Dyslexic learners, those with a visual learning style, and students who struggle to organise or plan their work, can benefit enormously from using mind mapping software to create a visual snapshot of a whole module. Studying intensively means you will generate a wide range of resources, slide decks, annotated notes, case studies and examples on top of the recommended study and core text. When class tuition ends and it’s time to start writing the assignment or revising, it can be hard to know where to start when faced with so much information!
A mind map can capture the key themes, examples and constructs of your module in one neat interactive image which you can add to week by week, colour code, annotate, print off and even stick on your fridge…
The software allows you to create a main heading breaking it down by levels of subheadings to create a hierarchical structure. Like a company organisational chart, you can add boxes that are on the same level (siblings) or as a sublevel (child).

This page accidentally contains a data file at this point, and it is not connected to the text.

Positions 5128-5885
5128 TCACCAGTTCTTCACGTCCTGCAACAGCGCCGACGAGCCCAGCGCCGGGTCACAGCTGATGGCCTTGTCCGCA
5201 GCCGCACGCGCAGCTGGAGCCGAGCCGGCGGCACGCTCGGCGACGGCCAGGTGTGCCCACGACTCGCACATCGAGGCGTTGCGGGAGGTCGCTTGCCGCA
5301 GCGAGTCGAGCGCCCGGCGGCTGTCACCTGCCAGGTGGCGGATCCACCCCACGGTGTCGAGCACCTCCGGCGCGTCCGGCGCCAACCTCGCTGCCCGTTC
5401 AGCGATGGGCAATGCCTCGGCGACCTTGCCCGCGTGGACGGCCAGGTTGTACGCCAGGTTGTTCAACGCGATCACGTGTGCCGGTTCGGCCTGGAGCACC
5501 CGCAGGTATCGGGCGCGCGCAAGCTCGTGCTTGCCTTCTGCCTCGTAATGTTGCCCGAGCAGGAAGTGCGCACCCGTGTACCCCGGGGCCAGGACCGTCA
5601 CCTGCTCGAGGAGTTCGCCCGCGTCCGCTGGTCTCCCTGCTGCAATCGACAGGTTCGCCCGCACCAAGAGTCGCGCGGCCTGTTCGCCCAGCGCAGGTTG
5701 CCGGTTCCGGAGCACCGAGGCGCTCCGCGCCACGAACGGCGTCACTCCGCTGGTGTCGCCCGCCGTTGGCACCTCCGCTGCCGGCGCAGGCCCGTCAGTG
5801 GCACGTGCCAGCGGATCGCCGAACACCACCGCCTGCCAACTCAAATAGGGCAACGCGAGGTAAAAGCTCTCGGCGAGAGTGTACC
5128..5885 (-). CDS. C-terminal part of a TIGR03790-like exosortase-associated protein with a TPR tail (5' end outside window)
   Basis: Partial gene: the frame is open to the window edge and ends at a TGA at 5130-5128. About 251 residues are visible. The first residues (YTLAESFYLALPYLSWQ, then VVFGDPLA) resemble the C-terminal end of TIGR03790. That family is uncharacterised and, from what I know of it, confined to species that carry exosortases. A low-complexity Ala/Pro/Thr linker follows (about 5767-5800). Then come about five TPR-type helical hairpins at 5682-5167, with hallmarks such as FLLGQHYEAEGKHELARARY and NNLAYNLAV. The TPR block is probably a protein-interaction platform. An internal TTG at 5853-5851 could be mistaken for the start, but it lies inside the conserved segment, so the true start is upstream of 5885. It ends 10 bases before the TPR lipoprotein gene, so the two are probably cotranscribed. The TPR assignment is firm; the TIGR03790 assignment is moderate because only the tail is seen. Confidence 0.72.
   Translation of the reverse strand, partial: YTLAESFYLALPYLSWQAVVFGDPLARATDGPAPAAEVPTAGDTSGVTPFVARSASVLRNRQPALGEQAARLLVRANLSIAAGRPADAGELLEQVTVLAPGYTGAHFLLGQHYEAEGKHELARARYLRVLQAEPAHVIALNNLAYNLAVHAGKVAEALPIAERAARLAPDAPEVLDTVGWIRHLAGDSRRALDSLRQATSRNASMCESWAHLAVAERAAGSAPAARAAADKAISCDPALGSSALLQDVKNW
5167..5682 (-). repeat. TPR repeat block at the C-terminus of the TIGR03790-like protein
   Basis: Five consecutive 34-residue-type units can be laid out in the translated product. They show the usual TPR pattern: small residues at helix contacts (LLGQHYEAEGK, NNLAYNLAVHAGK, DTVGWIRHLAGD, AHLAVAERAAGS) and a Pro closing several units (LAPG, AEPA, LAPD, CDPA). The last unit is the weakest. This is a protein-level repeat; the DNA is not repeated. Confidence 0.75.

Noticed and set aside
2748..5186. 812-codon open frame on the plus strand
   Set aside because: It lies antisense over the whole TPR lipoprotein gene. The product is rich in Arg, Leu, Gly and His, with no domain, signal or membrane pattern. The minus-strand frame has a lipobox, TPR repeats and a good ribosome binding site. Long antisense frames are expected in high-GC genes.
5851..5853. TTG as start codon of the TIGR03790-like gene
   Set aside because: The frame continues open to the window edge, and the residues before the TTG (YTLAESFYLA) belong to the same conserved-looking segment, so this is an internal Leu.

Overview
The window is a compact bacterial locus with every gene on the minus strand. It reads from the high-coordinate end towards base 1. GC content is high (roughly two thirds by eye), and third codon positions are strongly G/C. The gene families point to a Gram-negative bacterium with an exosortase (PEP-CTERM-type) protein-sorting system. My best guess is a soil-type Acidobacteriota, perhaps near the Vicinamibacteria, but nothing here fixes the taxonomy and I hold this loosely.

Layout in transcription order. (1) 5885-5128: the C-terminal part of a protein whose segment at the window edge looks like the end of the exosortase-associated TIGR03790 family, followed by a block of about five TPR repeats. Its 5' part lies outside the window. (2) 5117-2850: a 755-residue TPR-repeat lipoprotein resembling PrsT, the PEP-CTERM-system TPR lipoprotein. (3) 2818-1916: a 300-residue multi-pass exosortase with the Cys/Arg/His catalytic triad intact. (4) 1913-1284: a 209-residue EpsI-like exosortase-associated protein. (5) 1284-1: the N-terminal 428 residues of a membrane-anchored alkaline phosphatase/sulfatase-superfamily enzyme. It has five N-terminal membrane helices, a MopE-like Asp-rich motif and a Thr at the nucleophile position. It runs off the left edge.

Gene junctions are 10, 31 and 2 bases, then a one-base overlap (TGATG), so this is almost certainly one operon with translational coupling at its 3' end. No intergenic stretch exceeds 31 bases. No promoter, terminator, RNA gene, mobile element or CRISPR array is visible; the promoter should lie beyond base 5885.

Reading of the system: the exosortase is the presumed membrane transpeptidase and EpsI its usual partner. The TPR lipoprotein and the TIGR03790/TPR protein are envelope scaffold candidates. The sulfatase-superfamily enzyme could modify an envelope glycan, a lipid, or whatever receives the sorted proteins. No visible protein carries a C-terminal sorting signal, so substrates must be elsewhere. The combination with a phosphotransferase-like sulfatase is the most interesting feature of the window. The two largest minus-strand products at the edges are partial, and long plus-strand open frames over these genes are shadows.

Start with your lesson topics and break them down into sub-topics, then add key models, or use your questions as headings when assignment planning. You can add examples, quotes, show interrelationships, allocate word count and identify gaps in your logic and storytelling in an instant.
Mind maps are particularly effective for dyslexic learners because they help connect the loose ends, showing connections with previously learned theories and helping knowledge move into the long term memory.
Check the app store on your smartphone or tablet for mind mapping software, or try a free online resource like https://bubbl.us
This post was written by Cheryl Greyson, TMF’s CIM Diploma Course Level Director. She has a specialist qualification in education to help candidates with specific learning requirements.
You can find out more about Cheryl’s work and contact her via her website and her Linked In profile